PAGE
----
The constraint against harming people in order to save yourself and others seems stronger than the constraint against harming people as a consequence of saving yourself and others. The reduced constraint against acting in one type of case is often justified with reference to the intentions of the agent or to the fact that she does not use the people she harms as a means. In this article I offer a victim-centered account. I argue that the circumstances in which the people to be harmed find themselves are significant in distinguishing morally between two instances of harming.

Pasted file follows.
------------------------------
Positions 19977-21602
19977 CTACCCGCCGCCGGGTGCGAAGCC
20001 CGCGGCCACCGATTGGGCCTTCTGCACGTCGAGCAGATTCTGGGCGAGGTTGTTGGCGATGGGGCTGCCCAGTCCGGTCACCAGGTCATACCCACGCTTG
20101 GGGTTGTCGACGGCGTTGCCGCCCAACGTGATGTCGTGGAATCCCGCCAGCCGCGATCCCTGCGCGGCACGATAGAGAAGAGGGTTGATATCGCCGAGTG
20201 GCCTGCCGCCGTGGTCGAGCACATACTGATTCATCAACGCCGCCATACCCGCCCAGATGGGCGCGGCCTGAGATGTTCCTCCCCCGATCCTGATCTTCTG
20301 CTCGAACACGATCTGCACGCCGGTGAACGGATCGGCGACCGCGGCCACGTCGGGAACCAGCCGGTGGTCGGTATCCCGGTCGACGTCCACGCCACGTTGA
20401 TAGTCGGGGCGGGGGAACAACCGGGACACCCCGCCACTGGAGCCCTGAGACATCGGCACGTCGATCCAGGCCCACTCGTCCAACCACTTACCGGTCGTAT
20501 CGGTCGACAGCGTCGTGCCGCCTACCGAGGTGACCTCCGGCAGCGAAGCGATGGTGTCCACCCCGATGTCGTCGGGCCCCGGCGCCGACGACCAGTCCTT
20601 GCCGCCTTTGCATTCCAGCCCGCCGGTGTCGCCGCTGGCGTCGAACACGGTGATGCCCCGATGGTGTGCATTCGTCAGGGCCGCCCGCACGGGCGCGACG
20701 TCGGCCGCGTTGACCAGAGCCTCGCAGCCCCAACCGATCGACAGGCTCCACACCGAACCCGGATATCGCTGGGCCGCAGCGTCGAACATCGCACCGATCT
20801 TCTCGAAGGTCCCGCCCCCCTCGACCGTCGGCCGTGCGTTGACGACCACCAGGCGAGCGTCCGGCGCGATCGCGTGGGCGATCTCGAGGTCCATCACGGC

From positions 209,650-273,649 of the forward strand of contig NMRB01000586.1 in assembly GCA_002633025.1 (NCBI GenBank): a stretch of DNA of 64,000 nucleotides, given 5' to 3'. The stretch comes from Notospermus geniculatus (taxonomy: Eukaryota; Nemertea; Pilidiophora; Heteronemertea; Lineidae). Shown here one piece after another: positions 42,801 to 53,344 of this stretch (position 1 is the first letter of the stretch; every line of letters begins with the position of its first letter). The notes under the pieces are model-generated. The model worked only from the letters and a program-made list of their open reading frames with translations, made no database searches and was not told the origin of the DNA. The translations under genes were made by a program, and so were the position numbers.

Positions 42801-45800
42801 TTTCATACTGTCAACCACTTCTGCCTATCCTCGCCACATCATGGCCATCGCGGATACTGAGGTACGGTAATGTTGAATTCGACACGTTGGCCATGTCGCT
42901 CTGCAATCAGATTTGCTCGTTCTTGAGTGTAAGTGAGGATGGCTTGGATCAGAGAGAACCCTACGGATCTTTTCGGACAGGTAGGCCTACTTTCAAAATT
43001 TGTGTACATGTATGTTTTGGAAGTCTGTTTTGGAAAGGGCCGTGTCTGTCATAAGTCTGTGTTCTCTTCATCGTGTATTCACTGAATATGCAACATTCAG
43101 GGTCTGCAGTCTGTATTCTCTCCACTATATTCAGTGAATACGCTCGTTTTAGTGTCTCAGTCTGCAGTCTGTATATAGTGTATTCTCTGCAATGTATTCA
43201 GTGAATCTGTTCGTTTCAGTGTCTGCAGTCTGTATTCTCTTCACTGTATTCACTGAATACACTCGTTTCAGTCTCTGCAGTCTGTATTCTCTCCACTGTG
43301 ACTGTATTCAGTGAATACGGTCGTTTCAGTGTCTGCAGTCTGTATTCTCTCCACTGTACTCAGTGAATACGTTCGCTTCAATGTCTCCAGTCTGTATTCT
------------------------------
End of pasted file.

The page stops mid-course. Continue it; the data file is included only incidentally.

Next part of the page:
|Number of pages||26|
|Publication status||Published - Apr 2014|